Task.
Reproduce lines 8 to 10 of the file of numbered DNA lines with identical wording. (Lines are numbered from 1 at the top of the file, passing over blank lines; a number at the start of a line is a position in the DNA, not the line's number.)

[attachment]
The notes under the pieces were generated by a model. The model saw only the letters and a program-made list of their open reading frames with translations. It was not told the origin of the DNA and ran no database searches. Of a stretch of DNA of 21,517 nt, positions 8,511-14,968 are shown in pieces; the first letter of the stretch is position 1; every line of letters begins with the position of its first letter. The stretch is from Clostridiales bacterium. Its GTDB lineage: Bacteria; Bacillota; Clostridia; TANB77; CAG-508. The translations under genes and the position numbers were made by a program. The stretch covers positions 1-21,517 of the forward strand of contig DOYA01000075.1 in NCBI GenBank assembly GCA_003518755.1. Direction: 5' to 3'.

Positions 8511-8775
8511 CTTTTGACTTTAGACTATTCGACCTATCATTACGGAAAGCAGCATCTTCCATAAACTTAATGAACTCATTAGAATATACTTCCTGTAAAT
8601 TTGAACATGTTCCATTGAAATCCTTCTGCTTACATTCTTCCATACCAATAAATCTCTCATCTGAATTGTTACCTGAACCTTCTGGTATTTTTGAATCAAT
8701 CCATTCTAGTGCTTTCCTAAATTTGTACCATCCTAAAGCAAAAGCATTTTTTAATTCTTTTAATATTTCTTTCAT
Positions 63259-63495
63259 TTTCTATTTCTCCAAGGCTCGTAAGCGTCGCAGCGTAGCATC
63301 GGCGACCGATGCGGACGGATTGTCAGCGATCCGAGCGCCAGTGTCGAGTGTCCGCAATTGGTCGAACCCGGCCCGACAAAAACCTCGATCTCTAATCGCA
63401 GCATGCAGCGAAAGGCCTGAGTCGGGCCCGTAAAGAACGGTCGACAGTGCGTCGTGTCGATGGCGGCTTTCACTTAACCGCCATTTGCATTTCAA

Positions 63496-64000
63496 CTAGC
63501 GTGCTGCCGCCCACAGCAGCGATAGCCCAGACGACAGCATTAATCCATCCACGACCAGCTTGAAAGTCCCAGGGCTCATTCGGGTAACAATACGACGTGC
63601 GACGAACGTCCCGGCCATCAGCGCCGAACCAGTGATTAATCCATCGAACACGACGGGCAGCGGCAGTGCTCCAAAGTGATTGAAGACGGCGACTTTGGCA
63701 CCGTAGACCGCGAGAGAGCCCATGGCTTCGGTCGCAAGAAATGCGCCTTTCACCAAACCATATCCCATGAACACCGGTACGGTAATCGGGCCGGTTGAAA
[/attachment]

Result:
63301 GGCGACCGATGCGGACGGATTGTCAGCGATCCGAGCGCCAGTGTCGAGTGTCCGCAATTGGTCGAACCCGGCCCGACAAAAACCTCGATCTCTAATCGCA
63401 GCATGCAGCGAAAGGCCTGAGTCGGGCCCGTAAAGAACGGTCGACAGTGCGTCGTGTCGATGGCGGCTTTCACTTAACCGCCATTTGCATTTCAA

Positions 63496-64000